Connecticut Chris Murphy Democratic 2012 Unknown
Delaware Tom Carper Democratic 2000
Florida Bill Nelson Democratic 2000
Running Bill Nelson (Democratic)[7]
Hawaii Mazie Hirono Democratic 2012 Unknown
Indiana Joe Donnelly Democratic 2012 Unknown
Maine Angus King Independent 2012 Running Angus King (Independent)[8]
Maryland Ben Cardin Democratic 2006
Massachusetts Elizabeth Warren Democratic 2012 Unknown Curt Schilling [9]
Michigan Debbie Stabenow Democratic 2000
Minnesota Amy Klobuchar Democratic 2006
Mississippi Roger Wicker Republican 2007 (Appointed)
2008 (Special)
Missouri Claire McCaskill Democratic 2006
Running Claire McCaskill (Democratic)[10]
Montana Jon Tester Democratic 2006
Running Jon Tester (Democratic)[11]
Nebraska Deb Fischer Republican 2012 Unknown
Nevada Dean Heller Republican 2011 (Appointed)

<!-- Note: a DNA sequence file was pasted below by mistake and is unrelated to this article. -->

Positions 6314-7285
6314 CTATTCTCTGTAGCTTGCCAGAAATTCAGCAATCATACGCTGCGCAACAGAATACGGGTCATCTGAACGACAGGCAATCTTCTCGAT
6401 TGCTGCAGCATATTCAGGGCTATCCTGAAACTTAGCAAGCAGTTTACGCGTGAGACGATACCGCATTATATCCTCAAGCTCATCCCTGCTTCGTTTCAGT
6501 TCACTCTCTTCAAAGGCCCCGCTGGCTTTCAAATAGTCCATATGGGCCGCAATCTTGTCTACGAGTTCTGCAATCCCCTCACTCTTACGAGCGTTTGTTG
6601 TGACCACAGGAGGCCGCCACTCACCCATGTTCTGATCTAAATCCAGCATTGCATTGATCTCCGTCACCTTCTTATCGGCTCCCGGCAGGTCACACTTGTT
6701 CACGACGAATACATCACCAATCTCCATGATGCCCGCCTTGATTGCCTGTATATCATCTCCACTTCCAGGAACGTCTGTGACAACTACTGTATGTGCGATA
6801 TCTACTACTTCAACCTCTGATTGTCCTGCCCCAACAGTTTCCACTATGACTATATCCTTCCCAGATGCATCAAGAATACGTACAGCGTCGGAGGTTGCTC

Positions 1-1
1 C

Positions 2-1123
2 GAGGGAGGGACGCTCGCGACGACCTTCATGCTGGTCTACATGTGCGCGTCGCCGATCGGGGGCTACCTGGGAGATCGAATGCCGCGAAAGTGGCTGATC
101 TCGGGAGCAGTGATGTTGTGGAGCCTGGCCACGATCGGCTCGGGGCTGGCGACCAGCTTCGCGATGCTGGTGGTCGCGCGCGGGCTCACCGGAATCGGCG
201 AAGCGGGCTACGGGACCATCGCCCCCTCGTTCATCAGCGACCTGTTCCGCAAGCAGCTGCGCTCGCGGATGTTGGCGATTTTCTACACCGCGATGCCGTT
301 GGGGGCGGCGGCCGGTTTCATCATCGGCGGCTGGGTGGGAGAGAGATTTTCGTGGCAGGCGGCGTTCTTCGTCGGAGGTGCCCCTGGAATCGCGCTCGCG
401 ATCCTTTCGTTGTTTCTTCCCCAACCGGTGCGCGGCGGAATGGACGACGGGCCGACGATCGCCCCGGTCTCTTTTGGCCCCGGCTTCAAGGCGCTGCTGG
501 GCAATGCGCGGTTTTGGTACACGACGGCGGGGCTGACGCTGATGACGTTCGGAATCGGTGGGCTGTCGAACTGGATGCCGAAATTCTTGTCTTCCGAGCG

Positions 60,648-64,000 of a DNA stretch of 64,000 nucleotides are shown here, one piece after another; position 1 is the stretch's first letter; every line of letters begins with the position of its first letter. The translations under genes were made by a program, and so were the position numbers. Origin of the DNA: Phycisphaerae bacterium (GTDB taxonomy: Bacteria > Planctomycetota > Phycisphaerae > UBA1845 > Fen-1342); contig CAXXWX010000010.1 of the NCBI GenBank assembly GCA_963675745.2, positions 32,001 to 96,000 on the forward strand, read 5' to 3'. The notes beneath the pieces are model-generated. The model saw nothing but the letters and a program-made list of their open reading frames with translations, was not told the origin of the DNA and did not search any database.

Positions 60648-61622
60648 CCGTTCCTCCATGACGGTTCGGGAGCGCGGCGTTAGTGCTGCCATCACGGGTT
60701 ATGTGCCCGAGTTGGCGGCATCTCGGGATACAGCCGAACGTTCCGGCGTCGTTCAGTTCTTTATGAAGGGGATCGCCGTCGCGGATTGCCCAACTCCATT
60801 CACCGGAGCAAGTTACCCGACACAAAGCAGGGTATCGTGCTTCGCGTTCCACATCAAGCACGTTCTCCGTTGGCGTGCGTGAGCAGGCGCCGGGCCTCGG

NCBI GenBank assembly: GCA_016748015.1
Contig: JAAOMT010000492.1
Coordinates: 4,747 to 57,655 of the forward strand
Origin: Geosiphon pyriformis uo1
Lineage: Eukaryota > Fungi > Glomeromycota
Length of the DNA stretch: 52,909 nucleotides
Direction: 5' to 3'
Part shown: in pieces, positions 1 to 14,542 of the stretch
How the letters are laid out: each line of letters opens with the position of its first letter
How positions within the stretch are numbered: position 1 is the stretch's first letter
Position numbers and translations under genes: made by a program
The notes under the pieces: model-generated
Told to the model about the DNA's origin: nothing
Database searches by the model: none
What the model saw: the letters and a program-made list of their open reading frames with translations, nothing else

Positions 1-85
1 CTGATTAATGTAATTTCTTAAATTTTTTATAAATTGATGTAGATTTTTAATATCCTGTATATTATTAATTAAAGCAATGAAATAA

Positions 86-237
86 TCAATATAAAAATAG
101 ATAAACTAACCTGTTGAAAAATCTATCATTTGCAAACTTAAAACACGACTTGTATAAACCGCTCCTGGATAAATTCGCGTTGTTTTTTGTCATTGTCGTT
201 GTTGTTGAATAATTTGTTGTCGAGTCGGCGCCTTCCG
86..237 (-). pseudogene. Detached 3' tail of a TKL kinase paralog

New Jersey Bob Menendez Democratic 2006 (Appointed)
New Mexico Martin Heinrich Democratic 2012 Running Martin Heinrich (Democratic)
New York Kirsten Gillibrand Democratic 2009 (Appointed)
2010 (Special)
North Dakota Heidi Heitkamp Democratic 2012 Unknown
Ohio Sherrod Brown Democratic 2006
Pennsylvania Bob Casey, Jr. Democratic 2006
Running Bob Casey, Jr. (Democratic)[12]
Rhode Island Sheldon Whitehouse Democratic 2006
Tennessee Bob Corker Republican 2006
Unknown Larry Crim (Republican)[13]
Texas Ted Cruz Republican 2012 Running[14] Ted Cruz (Republican)[15]
Utah Orrin Hatch Republican 1976
Vermont Bernie Sanders Independent 2006
Running Bernie Sanders (Independent)[16]
Virginia Tim Kaine Democratic 2012 Running[17] Tim Kaine (Democratic)[18]
Washington Maria Cantwell Democratic 2000
West Virginia Joe Manchin Democratic 2010 (Special)
Running[19] Joe Manchin (Democratic)[20]
Wisconsin Tammy Baldwin Democratic 2012 Unknown
Wyoming John Barrasso Republican 2007 (Appointed)
2008 (Special)
State Senator Party Electoral
Intent Candidates

Complete list of races

Thirty-three seats are up for election in 2018: